The Abode of Flax, or the endless creativity of player paranoia and the virtue of quitters

About a year and a half ago, during one of my frequent FB pushes for players in Northport, I got an odd request; someone wanted to play a Lich.  Now, liches are among my favorite things, acting as sensible prime motivators in megadungeons of my youth.  I had recognized them in the works of Lloyd Alexander and loved the references in Andre Norton’s Quag Keep, both read in my pre-teen years.  I had a long built campaign setting for AD&D, called Bridgeton, that was essentially a city built on piers over the rough equivalent of the entrance to the Black sea, as seen on a really abbreviated map. I was maybe sixteen, and painted some lousy pictures of the demigod-lich Chorakas, an 18th level fighter/21 level Magic user who wore gauntlets of shocking grasp and could grant up to 4th level spells, with some special Bigby-esque power ups for his clergy.  I relied heavily on the DMG city encounter tables, and did things for character development for my NPC’s like reading tarot spreads for them.  You can tell how free from healthy social interaction I was at this age.  I eventually published a short story from my game notes in my college press, but gradually gave up on the setting, losing the notes for it in the great storage unit flood of ’09.

HPIM0793.JPGChorakas Ironfist, Acrylic on paper, c.1986

When I got the GURPS 3rd Horror book, I was drawn to the Lich there, and was quite pleased with the one in Undead. I already had DFM1, but not yet  the pyramid article, so I built a 600 point lich for him, completely devoid of equipment.  My magically-induced catastrophy provided a suitable reason for his sudden beginning not in a position of full power.  The same umana critical incident that teleported a mountain full of trolls to the depths below the city had been accompanied by earthquake, floods, fluxuations in ambient mana and stars falling from the sky.  In DF, falling stars are full of anti-magical meteorotic iron, and the incident not only allowed for their to be enough for PC’s to get some. (I had recently binge read my way through the Order of the Stick’s pursuit of Xykon, and that may have influenced me more than a little.) A direct hit on a mana depended critter half a mile underground not only explained a lot of my prior mapping, but also allowed me to reintroduce a villain from an earlier incarnation of the city.  Using the stats for Greater Troll that were put forth by the now defunct Otherwhere.org’s Advanced Goblins &Grottoes, I had built a survivor of the teleportation named Leopold, much styled after Grimtooth.  He was huge, heavily armored by stony skin, cunning and magically inclined but at risk for turning to stone.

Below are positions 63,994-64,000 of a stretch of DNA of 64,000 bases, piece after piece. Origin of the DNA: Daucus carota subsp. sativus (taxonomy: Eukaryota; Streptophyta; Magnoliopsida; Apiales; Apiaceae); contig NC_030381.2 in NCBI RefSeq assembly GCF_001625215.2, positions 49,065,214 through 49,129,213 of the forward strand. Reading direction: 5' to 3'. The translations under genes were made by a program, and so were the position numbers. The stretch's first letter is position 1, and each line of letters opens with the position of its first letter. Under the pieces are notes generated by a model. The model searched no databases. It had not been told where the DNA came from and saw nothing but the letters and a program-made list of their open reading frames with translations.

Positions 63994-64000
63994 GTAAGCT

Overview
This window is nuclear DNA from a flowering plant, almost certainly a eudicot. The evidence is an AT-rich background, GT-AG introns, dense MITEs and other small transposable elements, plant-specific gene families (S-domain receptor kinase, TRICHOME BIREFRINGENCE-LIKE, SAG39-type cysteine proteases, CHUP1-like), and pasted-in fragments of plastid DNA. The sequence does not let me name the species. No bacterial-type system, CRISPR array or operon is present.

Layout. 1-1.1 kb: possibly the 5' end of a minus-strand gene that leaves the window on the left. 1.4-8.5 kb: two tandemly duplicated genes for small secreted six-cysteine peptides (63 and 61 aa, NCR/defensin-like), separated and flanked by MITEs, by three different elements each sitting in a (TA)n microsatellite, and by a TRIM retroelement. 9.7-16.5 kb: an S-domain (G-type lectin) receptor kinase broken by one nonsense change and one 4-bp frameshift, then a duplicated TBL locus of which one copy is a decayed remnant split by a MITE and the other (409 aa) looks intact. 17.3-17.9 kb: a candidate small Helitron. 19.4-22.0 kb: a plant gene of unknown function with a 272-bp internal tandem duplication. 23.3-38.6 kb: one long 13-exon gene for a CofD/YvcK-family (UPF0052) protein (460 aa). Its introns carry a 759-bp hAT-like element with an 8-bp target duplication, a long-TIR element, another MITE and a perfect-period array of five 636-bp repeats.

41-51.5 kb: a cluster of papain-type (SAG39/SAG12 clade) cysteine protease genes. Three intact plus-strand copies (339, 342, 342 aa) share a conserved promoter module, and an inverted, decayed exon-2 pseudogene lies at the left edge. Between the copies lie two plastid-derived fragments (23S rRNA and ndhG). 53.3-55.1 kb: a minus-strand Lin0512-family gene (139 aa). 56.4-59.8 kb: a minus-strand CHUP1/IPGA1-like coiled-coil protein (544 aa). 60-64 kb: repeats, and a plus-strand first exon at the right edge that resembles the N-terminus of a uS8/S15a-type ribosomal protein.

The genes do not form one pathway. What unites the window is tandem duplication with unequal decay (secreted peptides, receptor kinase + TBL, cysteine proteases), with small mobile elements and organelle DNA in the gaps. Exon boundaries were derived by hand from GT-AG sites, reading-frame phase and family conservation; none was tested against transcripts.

I had him sniff out the remains of Abarax the lich, and lick all of the iron from them. This had the added effect of temporarily rendering the Troll bereft of his spell use, but also made him undetectable by magical means, and magically resistant as well.  So the lich awoke in the ruins of his palace, now effectively a low mana zone, crying for his servant, Flax.